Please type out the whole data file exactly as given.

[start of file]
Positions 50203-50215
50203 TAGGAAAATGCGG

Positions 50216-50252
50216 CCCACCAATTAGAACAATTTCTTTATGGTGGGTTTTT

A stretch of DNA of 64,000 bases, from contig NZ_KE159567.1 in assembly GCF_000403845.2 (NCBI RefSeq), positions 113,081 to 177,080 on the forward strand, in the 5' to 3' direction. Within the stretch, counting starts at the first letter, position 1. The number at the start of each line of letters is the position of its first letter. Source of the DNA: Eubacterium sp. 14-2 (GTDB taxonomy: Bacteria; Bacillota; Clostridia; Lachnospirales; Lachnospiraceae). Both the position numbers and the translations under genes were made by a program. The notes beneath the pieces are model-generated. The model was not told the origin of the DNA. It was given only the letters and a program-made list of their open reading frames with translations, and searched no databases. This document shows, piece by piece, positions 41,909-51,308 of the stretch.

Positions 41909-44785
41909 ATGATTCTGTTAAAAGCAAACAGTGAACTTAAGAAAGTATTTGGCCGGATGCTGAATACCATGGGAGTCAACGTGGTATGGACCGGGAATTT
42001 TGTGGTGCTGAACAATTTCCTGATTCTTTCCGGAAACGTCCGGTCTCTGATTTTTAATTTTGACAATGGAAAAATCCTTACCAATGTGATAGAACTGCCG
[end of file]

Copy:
Positions 50203-50215
50203 TAGGAAAATGCGG

Positions 50216-50252
50216 CCCACCAATTAGAACAATTTCTTTATGGTGGGTTTTT

A stretch of DNA of 64,000 bases, from contig NZ_KE159567.1 in assembly GCF_000403845.2 (NCBI RefSeq), positions 113,081 to 177,080 on the forward strand, in the 5' to 3' direction. Within the stretch, counting starts at the first letter, position 1. The number at the start of each line of letters is the position of its first letter. Source of the DNA: Eubacterium sp. 14-2 (GTDB taxonomy: Bacteria; Bacillota; Clostridia; Lachnospirales; Lachnospiraceae). Both the position numbers and the translations under genes were made by a program. The notes beneath the pieces are model-generated. The model was not told the origin of the DNA. It was given only the letters and a program-made list of their open reading frames with translations, and searched no databases. This document shows, piece by piece, positions 41,909-51,308 of the stretch.

Positions 41909-44785
41909 ATGATTCTGTTAAAAGCAAACAGTGAACTTAAGAAAGTATTTGGCCGGATGCTGAATACCATGGGAGTCAACGTGGTATGGACCGGGAATTT
42001 TGTGGTGCTGAACAATTTCCTGATTCTTTCCGGAAACGTCCGGTCTCTGATTTTTAATTTTGACAATGGAAAAATCCTTACCAATGTGATAGAACTGCCG